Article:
Novel therapeutic approaches are urgently needed for many malignancies such as Acute Myeloid Leukemia (AML). We have developed a new therapeutic strategy based upon NK cell immunotherapy that exhibits high clinical potential based upon cell and animal studies. While the harnessing of NK cells for cellular therapy against malignancies has been a topic of interest for several decades, our approach overcomes a major hurdle of insufficient NK cell cytotoxic activity. We have identified that targeting the kinase GSK3 through pharmacologic and genetic approaches leads to the hyperactivation of human blood derived NK cells and a significant improvement in efficacy as compared to traditionally used activated NK cells or chemotherapy in our mouse AML model systems. Importantly this GSK3 inhibition can be achieved through a short ex-vivo incubation of NK cells with a GSK3 inhibitor paving the way for a rapid implementation into a clinical trial. Utilizing both in vitro studies with AML cell lines (ex. OCI-AML3 and HL-60)) and primary human AML cells we observe approximately a 50% increase in efficacy with GSK3 inhibited NK cells as compared to untreated NK cells. Further, we demonstrate significant efficacy of GSK3 inhibited NK cells in a mouse model of circulating human AML. After 4 weekly injections of human NK cells, there is a 50% greater reduction in human AML cells present in the mouse bone marrow with GSK3 inhibited NK cells as compared to vehicle treated NK cells.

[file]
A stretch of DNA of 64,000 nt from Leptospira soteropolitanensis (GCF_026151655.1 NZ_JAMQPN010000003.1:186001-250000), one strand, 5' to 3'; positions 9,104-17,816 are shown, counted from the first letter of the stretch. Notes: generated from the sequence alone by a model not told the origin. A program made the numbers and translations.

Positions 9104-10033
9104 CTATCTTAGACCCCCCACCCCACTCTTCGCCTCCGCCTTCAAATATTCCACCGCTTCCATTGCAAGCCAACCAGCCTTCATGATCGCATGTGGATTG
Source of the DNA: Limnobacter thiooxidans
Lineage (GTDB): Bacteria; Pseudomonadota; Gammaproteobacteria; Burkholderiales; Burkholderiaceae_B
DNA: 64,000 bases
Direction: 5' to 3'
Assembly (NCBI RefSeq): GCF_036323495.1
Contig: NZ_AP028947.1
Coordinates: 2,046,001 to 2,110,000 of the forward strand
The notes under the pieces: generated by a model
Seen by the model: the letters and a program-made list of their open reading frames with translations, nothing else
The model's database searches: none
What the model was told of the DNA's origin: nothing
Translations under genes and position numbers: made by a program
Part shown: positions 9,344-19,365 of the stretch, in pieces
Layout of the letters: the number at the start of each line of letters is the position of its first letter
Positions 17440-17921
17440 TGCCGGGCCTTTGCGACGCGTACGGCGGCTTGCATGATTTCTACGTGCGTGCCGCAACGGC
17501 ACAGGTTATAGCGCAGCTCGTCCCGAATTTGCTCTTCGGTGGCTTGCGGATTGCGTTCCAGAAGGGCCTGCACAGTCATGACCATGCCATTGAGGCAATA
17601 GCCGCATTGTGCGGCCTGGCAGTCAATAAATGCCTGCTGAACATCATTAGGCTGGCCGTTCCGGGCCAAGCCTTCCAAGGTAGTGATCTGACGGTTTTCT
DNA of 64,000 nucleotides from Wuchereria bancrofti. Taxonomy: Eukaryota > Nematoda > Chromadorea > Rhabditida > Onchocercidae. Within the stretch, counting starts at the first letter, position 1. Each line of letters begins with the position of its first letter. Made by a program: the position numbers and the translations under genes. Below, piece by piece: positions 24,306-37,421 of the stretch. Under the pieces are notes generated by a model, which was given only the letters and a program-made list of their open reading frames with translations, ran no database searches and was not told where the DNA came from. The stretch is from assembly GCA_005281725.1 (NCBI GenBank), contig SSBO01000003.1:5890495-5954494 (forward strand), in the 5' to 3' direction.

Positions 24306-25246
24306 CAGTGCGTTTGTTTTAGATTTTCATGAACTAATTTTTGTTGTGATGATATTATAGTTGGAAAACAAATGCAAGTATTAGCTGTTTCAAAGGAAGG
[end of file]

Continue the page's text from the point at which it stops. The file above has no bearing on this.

Besides efficacy studies, our work has led a model of how GSK3-inhibition enhances NK cell activity as depicted in figure 1. GSK3 inhibition leads to a dramatic increase in adhesion of NK cells to target cells as demonstrated by a flow cytometric adhesion assay (49% vs 83% after 20 min incubation) as well as live cell imaging. Consistent with the increased adhesion, GSK3 inhibited NK cells as well as target cells (after co-incubation) exhibit increased expression of essential NK cell-target adhesion molecules including L-selectin (on NK cells) and ICAM (on target cells). The induction of ICAM on target cells is due to a marked induction in TNFa production from the NK cells upon incubation with target cells (>7 fold increase in TNFa production). TNFa neutralization impairs the NK activity of the GSK3 inhibited NK cells (~30%) but not vehicle treated cells. Finally, GSK3 inhibition also leads to changes in the NK cells that enhance activity such as increased expression of granzyme and perforin and secretion of IFNg. Overall, our work has a revealed a novel strategy for NK cell therapy that holds high clinical potential.
No relevant conflicts of interest to declare.
Asterisk with author names denotes non-ASH members.